Lord Henry Brougham, who grew up amid the genteel poverty of Edinburgh.
Graduating in Law, he practiced for some years at the Scottish Bar, after which he was called to the English Bar.
Entering politics in 1809, he at once became a leading orator of the Whigs and the special opponent of Canning. At least one of the frequent clashes between these two great orators is famous in the annals of the British Parliament.
For over 30 years Bougham played a prominent part in law reform, the improvement of education, the abolition of slavery and other social causes. He was responsible for having slavery declared a felony.
His brilliant cross-examination and summation in defense of Queen Caroline when George IV sought a divorce gained him great popularity, the general opinion being that the King’s infidelities were far worse than those alleged against the Queen.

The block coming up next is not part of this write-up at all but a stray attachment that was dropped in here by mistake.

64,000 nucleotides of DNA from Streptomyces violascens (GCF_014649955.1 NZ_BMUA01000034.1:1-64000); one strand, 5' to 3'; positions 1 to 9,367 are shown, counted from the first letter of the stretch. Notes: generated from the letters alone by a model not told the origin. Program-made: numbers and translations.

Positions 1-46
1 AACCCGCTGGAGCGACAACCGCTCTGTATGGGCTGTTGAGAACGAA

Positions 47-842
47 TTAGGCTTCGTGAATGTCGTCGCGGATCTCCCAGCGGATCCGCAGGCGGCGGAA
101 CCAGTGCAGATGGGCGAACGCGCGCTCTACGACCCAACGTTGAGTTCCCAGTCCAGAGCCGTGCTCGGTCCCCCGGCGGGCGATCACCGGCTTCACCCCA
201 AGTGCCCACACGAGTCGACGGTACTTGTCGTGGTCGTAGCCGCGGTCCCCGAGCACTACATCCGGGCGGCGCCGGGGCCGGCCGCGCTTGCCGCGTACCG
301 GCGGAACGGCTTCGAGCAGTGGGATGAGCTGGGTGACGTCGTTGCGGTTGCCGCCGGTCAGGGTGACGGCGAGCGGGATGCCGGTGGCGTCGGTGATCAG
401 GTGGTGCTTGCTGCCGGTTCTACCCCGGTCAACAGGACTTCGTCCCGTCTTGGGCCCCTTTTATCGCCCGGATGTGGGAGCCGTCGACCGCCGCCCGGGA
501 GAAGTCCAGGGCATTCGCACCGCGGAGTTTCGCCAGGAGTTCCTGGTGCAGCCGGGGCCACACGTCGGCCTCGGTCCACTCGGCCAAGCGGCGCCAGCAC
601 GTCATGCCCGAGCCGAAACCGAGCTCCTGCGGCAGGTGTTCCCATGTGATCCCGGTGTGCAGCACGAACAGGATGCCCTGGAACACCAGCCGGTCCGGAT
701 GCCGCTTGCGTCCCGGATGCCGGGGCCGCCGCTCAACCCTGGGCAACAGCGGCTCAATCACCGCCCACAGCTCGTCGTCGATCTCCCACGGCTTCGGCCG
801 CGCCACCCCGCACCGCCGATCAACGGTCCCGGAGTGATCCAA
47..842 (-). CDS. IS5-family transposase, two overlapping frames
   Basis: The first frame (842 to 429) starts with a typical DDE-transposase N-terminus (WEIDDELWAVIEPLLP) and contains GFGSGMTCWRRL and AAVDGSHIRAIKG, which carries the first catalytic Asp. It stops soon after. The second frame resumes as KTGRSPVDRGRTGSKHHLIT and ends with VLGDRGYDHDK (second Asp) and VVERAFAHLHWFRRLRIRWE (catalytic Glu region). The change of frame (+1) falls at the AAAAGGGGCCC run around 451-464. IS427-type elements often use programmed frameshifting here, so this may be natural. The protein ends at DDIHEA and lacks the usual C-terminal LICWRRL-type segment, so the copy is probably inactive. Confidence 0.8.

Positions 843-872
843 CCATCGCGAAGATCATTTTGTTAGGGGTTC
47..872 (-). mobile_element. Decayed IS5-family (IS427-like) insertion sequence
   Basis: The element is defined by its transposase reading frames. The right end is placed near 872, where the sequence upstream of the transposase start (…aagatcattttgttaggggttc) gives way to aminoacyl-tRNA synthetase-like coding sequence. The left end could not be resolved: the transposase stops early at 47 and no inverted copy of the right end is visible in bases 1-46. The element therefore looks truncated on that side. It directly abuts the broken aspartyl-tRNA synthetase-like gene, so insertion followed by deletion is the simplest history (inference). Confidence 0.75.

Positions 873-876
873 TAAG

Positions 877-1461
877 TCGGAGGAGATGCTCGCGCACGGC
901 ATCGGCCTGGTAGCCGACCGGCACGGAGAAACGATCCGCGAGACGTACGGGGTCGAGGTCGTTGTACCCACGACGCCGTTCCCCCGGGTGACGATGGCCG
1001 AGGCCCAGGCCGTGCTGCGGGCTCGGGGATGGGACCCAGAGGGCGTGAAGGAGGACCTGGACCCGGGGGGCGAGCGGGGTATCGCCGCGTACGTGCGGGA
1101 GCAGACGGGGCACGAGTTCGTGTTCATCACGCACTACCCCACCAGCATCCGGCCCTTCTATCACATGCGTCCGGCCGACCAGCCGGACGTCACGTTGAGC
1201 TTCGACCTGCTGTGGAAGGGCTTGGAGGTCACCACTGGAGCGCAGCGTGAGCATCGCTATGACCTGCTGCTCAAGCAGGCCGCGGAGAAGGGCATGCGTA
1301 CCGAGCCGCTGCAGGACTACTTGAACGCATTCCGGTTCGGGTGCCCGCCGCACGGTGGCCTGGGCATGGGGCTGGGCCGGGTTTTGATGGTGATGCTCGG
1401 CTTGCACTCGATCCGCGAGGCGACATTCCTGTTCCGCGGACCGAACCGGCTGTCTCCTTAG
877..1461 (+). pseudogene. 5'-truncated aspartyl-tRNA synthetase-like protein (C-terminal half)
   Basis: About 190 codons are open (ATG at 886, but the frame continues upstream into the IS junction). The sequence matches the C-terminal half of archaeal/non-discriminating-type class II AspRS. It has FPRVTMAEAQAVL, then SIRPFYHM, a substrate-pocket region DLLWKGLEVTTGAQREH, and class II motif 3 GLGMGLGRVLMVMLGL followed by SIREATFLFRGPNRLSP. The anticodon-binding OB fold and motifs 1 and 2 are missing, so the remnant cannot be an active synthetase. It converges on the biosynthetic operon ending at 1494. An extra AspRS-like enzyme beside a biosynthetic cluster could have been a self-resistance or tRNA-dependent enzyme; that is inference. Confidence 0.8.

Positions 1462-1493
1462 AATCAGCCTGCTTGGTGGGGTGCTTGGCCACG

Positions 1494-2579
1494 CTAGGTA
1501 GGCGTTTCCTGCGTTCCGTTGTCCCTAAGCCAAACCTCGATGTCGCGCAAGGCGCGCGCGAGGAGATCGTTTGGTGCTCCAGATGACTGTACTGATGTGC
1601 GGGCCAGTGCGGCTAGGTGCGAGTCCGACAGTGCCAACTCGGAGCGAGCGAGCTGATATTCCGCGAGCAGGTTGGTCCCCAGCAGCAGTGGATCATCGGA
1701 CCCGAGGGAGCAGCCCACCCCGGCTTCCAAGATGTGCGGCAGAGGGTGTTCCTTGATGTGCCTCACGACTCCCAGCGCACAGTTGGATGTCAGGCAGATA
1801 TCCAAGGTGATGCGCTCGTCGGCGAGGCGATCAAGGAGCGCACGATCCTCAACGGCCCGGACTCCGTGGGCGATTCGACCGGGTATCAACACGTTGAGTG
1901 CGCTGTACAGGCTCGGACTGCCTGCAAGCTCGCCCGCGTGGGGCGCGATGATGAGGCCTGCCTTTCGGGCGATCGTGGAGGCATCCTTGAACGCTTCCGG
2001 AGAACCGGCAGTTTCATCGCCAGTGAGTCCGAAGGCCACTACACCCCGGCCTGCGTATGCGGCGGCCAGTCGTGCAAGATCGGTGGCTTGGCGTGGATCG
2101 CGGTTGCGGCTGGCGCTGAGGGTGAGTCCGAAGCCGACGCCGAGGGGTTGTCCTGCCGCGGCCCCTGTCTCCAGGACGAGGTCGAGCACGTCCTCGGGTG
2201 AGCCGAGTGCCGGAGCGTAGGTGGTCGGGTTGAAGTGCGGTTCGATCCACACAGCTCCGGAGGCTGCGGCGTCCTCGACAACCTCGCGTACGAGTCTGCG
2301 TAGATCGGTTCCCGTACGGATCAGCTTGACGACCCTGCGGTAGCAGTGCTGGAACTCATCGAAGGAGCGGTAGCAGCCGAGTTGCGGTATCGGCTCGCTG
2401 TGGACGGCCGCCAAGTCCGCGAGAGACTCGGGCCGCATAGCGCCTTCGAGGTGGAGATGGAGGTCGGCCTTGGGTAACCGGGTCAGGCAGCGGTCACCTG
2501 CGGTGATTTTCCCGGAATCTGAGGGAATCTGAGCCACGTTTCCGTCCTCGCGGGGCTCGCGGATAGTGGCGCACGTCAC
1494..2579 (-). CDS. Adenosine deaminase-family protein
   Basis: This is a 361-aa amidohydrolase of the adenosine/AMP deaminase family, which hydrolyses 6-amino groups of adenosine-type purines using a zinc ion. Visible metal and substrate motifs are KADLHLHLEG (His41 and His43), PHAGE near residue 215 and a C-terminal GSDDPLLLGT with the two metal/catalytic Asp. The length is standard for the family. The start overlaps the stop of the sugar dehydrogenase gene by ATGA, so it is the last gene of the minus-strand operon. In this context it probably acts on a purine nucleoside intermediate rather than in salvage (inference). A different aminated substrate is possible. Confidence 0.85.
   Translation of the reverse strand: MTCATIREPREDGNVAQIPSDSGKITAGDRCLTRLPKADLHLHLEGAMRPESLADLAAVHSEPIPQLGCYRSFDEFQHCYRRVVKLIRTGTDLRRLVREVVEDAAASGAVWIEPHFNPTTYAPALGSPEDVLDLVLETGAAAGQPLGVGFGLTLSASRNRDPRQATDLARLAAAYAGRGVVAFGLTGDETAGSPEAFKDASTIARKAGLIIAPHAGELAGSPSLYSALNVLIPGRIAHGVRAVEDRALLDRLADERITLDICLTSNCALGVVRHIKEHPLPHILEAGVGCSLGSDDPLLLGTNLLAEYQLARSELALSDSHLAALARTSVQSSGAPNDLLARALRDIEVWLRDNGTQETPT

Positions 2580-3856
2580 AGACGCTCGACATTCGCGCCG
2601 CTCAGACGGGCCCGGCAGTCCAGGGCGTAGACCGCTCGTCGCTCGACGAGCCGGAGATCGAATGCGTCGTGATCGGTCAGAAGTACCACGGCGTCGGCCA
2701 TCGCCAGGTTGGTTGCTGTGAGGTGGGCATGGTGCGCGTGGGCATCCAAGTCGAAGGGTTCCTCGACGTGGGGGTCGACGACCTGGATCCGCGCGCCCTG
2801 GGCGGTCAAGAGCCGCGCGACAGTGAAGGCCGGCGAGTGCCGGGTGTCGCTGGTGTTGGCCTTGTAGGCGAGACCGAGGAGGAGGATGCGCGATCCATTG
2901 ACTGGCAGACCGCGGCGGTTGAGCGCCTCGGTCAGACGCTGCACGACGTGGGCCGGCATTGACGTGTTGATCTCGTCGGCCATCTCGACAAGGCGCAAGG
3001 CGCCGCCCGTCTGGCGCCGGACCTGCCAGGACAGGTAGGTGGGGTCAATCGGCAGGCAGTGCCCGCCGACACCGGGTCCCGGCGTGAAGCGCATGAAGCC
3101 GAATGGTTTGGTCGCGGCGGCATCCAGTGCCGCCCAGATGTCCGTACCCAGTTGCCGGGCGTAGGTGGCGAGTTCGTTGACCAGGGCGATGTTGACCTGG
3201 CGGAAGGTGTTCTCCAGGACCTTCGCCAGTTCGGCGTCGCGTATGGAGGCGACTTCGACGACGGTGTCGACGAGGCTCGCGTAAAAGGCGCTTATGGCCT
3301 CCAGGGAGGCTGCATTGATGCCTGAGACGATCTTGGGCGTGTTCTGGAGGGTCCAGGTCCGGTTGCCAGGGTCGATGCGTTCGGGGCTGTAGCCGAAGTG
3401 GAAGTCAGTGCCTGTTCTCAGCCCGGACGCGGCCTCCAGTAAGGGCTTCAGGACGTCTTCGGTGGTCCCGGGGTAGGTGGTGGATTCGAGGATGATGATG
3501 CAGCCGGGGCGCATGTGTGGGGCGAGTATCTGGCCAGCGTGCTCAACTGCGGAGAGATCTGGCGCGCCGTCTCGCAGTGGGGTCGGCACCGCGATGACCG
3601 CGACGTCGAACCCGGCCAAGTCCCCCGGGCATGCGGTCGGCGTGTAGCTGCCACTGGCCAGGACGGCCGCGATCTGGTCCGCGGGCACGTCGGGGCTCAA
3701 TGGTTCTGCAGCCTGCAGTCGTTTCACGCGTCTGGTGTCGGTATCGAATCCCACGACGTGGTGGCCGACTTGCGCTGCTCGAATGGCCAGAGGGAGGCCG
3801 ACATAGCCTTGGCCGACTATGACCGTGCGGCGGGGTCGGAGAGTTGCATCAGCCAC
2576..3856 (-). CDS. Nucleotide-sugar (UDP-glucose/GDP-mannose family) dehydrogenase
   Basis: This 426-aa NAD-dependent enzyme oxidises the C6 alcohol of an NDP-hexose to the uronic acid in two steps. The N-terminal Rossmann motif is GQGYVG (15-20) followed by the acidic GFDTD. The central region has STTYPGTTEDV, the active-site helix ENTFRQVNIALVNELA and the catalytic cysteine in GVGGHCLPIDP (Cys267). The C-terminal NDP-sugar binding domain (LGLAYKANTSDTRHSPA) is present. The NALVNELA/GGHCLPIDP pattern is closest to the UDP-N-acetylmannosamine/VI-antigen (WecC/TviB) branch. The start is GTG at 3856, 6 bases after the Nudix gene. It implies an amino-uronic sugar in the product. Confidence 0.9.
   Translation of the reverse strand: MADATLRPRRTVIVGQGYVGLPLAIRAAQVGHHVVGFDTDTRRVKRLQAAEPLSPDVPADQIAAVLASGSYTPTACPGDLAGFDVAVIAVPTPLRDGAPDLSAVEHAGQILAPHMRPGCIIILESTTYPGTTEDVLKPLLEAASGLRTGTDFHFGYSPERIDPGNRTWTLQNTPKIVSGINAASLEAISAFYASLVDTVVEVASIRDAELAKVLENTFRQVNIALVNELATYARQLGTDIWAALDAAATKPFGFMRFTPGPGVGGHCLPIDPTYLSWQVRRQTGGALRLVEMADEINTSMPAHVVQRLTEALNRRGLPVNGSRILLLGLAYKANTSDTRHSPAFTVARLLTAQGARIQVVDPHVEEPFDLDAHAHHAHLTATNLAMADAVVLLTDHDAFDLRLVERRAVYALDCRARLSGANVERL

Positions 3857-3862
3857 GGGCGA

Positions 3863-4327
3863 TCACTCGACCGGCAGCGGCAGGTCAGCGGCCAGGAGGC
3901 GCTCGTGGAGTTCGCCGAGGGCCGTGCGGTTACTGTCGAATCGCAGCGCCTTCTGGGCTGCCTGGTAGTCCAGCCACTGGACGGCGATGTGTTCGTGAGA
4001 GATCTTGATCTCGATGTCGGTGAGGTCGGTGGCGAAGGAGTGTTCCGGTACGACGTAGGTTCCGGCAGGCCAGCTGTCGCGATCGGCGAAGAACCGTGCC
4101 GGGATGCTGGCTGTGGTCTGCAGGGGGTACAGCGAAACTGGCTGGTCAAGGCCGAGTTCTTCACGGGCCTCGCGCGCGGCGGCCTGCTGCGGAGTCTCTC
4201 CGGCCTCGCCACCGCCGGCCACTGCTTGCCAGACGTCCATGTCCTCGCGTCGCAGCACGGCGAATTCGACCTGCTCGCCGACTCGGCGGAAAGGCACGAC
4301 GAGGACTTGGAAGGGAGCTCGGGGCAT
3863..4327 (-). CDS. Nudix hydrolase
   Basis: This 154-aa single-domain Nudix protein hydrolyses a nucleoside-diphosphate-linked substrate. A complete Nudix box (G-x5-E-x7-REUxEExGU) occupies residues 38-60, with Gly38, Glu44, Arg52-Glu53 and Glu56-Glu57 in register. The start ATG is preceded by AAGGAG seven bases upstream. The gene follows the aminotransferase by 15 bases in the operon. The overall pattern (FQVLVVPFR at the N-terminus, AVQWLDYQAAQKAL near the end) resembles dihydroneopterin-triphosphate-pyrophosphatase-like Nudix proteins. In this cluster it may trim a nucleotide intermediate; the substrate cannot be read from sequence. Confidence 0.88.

Brougham was a founder of the Edinburgh Review and continued as one of its largest contributors. His faci1e, sometimes venomous, pen often drew blood from the Tories. By temperament, Brougham was unable to subordinate himself or his to party, demand. In his latter years this developed into so overbearing a manner and such reckless inconsistency that his colleagues found it impossible to work with him. He ended a “political Ishmael”.
An inveterate campaigner for popular education, he was patron of the Mechanic’s Institute Movement begun in Glasgow by Dr. Birkbeck, an old fellow student, and did much to spread the movement in England and Scotland. He was also a founder of the non-sectarian London University.
Brougham had much influence in early Australia. His advocacy encouraged the founding of mechanic’s institutes in Sydney (1826), Hobart (1829), Adelaide (1838) and Melbourne (1839).
His speeches were widely reported in the Australian press, read and quoted, especially on educational matters. His Edinburgh Review was in all libraries. The Publications of his Society for the Diffusion of Useful Knowledge, particularly the Penny Encyclopaedia, were much read.
Four other places in Greater Melbourne have a Brougham Street.(1)
Source. (1) Northern Advertiser, Dec. 16, 1971. Blanchard collection, “What’s in a Name” at North Melbourne Library.